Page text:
Percentage Donor-derived Cell-free DNA Bests Endomyocardial Biopsy in Detecting Early Heart Transplant Rejection
Levels of donor-derived cell-free DNA (ddcfDNA) detect acute rejection (AR) after heart transplant and avert about 80% of invasive tissue biopsies used to detect rejection (Circulation 2021; 10.1161/CIRCULATIONAHA.120.049098).
The Genomic Research Alliance for Transplantation study involved 171 patients who underwent heart allografts at five hospitals in the metropolitan Washington, D.C. area. These individuals had surveillance monitoring at pre-specified times after their transplants, including endomyocardial biopsy (EMBx) and donor specific antibody and cytomegalovirus testing, along with assessment of immunosuppression trough levels. Before the transplants, the researchers also genotyped DNA from whole blood samples via shotgun sequencing of both transplant donors and recipients to identify single nucleotide polymorphisms for each donor-recipient pair.
The subjects, followed for a median of 17.7 months, had 1,392 EMBx and 1,834 ddcfDNA measurements. Median %ddcfDNA levels declined after surgery to 0.13% by 28 days. In patients with AR, %ddcfDNA rose again compared to those without rejection, 0.38 versus 0.03, and was detected 2 weeks to 3.2 months before a histopathology diagnosis from EMBx. The maximum %ddcfDNA area under the receiver operator characteristics curve (AUROC) for detecting AR (0.92) occurred at day 28 after transplant. %ddcfDNA ≥0.25% had a sensitivity, specificity, positive predictive value, and negative predictive value (NPV) of 81%, 85%, 19.6%, and 99.2%, respectively. In contrast, the sensitivity of EMBx to detect AR when %ddcfDNA ≥25 was 19.6%, with a specificity of 99.2% and NPV of 85%.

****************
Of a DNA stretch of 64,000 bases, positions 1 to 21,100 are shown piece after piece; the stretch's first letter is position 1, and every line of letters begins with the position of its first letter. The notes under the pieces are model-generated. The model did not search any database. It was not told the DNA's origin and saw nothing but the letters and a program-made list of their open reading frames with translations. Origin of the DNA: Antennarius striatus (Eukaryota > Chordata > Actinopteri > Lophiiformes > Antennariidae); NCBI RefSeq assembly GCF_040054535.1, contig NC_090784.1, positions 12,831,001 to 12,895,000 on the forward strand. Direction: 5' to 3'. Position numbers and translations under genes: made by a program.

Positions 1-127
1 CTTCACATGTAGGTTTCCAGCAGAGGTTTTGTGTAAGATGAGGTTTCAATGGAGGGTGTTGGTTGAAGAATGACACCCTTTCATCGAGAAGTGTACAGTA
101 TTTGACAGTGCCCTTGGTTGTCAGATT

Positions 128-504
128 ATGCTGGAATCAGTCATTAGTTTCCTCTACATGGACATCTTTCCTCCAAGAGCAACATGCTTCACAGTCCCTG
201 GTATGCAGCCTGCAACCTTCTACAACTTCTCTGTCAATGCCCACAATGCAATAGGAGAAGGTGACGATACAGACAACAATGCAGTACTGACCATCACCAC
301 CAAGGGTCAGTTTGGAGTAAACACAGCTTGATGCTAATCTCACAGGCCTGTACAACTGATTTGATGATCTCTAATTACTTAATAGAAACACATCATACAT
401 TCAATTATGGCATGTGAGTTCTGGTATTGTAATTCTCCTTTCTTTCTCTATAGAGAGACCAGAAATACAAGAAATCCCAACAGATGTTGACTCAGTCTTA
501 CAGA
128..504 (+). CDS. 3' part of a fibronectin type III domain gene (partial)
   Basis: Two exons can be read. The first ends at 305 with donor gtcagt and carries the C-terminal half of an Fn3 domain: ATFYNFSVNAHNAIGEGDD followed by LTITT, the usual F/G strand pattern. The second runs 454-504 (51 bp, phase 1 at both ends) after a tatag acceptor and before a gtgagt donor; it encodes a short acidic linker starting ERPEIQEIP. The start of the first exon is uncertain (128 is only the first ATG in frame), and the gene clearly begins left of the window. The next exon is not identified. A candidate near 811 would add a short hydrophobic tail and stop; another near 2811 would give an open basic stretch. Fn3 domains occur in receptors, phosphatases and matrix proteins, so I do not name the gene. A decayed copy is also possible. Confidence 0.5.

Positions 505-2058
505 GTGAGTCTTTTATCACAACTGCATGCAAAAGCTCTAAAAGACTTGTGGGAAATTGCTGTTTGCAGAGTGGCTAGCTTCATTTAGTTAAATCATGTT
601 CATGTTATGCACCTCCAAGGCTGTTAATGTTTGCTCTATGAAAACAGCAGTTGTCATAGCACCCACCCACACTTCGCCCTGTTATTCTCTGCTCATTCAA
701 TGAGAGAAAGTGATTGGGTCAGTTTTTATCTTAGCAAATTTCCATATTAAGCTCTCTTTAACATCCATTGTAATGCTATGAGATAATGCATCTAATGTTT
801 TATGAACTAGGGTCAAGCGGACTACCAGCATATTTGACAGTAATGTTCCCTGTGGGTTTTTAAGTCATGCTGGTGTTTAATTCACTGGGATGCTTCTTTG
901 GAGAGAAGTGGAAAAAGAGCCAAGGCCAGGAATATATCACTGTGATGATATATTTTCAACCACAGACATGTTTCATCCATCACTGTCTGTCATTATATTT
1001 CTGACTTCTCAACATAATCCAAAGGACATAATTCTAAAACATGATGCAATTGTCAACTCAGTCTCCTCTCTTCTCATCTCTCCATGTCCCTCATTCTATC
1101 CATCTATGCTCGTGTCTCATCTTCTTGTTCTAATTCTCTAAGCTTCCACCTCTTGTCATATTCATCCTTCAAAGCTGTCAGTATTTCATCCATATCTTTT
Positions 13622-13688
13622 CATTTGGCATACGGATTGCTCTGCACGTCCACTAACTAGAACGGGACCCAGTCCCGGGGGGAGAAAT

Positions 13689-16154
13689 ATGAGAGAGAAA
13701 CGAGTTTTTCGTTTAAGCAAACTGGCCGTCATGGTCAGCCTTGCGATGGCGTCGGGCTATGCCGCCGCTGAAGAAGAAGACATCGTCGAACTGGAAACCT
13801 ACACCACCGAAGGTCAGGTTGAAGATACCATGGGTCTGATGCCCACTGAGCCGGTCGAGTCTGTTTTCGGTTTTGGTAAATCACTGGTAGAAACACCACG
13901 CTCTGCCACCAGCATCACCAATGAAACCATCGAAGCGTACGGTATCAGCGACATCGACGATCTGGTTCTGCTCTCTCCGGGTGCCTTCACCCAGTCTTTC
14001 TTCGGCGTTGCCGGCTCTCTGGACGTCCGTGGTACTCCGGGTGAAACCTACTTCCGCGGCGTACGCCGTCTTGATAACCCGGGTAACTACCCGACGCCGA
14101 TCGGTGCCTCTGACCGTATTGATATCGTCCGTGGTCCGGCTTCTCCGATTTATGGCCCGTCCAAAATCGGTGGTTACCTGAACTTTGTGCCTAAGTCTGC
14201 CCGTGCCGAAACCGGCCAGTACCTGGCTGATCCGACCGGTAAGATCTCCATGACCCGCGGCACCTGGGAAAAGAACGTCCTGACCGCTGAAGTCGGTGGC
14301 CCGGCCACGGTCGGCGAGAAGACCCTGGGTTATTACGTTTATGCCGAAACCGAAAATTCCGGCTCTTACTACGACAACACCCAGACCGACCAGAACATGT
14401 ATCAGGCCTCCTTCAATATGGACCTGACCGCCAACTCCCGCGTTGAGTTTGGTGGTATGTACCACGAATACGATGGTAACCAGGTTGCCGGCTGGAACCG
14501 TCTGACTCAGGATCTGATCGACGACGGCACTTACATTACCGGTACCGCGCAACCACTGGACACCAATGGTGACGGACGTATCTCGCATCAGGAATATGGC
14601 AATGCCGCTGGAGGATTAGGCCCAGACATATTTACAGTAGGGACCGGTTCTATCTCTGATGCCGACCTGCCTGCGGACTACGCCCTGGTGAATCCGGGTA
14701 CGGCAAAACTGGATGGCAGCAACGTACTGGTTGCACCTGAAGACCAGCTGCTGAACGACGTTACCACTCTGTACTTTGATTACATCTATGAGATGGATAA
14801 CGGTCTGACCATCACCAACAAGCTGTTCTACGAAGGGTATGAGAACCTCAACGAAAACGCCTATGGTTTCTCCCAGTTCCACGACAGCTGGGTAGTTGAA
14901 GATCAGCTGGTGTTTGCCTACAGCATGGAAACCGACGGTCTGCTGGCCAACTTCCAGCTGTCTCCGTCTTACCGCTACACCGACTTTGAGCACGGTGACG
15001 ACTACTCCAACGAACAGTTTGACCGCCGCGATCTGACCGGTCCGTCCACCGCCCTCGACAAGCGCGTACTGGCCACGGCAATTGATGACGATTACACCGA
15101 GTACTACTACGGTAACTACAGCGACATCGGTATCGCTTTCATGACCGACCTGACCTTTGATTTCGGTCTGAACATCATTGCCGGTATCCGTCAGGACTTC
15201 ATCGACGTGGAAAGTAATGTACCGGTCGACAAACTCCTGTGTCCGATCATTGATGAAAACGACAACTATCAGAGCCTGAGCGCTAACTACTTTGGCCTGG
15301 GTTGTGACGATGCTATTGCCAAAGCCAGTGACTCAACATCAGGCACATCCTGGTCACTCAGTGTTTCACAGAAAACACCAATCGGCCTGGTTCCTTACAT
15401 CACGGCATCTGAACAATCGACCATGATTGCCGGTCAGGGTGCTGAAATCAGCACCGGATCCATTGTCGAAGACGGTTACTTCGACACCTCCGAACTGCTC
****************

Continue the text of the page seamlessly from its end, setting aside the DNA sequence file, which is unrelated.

The researchers also found several notable differences in %ddcfDNA levels in patients who experienced antibody-mediated rejection (AMR) versus acute cellular rejection (ACR). %ddcfDNA levels were significantly higher in AMR than ACR, overall and at all grades of rejection. %ddcfDNA elevations also occurred earlier in AMR than in ACR, and the AUROC for AMR was higher than for ACR. Discerning AMR from ACR matters because the initial treatment strategies and long-term implications of rejection are quite different, according to the researchers.